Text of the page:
Concorde Flies Again

November 8, 2001

15 Months after a fiery crash in a Paris suburb brought its flights to an abrupt halt, Concorde, the world’s only supersonic commercial aircraft, took to the skies again on two celebrity flights from London’s Heathrow and France’s Charles De Gaulle airports to New York’s JFK, where mayor Gliuliani welcomed its arrival.

The two neddle-nosed planes were parked facing one another on the tarmac at Kennedy in a symbolic gesture of their rebirth, and as a sign of New York’s recovery from the attacks of Sept. 11.

The planes have been refitted with Kevlar lined fuel tanks, stronger tires, which will shatter into small pieces, rather than shred into potentially lethal chunks, if they burst, and shielded wiring. Regular commercial service is scheduled to begin Friday.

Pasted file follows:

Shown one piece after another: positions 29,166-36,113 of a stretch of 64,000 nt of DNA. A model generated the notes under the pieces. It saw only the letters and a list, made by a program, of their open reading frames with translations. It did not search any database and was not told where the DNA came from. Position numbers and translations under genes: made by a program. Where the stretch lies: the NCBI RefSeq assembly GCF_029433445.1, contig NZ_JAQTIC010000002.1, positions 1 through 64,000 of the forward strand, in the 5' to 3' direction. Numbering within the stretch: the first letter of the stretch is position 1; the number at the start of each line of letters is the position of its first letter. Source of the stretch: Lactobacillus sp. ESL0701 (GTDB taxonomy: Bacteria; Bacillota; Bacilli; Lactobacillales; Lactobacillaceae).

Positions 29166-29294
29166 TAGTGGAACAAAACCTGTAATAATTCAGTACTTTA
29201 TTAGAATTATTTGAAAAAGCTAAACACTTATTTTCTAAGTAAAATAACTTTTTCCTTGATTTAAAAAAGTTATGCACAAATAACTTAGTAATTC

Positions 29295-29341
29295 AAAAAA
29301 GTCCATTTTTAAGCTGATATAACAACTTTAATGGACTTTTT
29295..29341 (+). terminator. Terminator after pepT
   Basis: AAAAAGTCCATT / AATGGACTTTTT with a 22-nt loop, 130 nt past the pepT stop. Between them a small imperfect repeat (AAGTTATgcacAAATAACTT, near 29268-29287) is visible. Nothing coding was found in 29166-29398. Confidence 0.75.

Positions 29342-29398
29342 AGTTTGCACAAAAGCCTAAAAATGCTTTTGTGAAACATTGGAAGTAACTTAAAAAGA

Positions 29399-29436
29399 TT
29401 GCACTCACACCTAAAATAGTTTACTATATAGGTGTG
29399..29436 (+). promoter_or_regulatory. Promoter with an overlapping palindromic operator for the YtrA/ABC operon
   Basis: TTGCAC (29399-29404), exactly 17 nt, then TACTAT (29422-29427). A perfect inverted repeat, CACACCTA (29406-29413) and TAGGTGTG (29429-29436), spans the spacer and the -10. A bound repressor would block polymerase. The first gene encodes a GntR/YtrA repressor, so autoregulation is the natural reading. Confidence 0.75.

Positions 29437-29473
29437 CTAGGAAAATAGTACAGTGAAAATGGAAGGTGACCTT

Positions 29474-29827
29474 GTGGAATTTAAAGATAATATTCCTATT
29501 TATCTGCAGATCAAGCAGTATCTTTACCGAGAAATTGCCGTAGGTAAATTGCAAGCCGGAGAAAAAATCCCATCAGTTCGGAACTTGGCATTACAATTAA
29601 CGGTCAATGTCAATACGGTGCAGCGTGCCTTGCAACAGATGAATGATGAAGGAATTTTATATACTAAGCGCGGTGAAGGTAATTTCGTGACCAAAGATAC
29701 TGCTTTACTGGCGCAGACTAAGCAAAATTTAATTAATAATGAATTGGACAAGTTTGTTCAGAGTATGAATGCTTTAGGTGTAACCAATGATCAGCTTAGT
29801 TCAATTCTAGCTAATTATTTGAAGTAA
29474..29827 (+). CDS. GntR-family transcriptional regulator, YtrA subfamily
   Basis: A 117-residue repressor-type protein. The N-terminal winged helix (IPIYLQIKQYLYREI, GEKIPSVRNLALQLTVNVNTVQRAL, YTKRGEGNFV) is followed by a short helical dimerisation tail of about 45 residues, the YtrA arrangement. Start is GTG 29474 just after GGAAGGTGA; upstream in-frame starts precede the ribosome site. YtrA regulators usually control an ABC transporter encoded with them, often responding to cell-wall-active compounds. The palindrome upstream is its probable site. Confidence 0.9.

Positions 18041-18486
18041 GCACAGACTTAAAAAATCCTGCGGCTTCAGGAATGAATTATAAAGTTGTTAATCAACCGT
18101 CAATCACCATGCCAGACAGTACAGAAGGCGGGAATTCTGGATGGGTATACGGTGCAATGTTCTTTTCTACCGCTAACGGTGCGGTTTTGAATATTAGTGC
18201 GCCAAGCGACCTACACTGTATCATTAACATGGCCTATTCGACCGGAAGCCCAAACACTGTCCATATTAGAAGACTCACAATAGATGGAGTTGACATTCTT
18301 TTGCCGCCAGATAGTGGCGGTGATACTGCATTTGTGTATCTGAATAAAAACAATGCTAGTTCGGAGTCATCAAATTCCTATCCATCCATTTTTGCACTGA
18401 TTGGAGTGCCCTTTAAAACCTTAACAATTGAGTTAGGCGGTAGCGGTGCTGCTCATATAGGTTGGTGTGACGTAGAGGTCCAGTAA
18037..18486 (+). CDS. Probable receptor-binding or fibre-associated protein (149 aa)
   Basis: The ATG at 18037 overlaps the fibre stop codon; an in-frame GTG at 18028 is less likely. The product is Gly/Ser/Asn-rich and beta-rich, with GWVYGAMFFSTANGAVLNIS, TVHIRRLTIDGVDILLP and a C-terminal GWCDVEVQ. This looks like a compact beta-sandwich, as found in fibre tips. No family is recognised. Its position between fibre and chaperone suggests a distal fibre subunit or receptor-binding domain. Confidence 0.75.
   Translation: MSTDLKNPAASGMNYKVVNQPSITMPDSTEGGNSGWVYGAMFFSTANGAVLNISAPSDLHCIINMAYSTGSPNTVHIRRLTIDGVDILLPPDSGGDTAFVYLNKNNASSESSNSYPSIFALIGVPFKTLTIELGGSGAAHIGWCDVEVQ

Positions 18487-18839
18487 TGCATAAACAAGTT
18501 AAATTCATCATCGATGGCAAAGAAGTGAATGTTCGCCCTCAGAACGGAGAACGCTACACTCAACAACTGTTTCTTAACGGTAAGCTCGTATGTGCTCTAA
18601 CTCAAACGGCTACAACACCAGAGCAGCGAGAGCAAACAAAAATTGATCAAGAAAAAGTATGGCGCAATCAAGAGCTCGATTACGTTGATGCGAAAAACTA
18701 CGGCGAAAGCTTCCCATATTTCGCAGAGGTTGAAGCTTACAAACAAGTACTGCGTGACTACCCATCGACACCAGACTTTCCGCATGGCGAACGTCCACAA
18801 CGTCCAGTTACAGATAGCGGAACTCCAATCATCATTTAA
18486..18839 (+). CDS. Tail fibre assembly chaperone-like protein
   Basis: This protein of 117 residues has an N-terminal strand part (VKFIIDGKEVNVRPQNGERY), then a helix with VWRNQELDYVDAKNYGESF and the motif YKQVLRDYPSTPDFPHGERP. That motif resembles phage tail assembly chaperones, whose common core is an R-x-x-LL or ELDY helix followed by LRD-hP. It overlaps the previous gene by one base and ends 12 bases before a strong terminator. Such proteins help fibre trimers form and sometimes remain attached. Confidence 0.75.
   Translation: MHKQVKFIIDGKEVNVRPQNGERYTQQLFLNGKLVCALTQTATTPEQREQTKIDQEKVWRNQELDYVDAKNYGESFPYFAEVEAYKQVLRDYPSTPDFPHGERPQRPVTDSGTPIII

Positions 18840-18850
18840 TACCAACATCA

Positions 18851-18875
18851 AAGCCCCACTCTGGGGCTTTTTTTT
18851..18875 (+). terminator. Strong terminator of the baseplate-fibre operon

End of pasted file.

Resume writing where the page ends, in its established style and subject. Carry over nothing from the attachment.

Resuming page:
While yesterday’s flights were largely ceremonial, French Transportation Minister Jean-Claude Gayssot and Air France CEO Jean-Cyril Spinetta were on the Paris flight, Sting and several other celebrities took off from Heathrow, both British Airways and Air France have expressed optimism that the flights will be adequately booked. At slightly under $10,000 one way the flights won’t be attracting a lot of economy class passengers, but the prestige and the symbolic presence of the Concorde is seen on both sides of the Atlantic as a reaffirmation of confidence in both the technology and in the eventual revival of the airline industry, which has been stricken by the world economic slowdown and the repercussions of the attacks on the U.S.

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